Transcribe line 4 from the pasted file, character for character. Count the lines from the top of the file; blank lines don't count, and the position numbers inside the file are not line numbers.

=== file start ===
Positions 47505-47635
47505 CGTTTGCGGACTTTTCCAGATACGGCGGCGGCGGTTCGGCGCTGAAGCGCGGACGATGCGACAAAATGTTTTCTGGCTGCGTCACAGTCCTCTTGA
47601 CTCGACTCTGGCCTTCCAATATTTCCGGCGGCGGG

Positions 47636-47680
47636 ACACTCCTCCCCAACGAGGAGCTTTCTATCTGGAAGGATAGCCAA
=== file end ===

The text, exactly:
Positions 47636-47680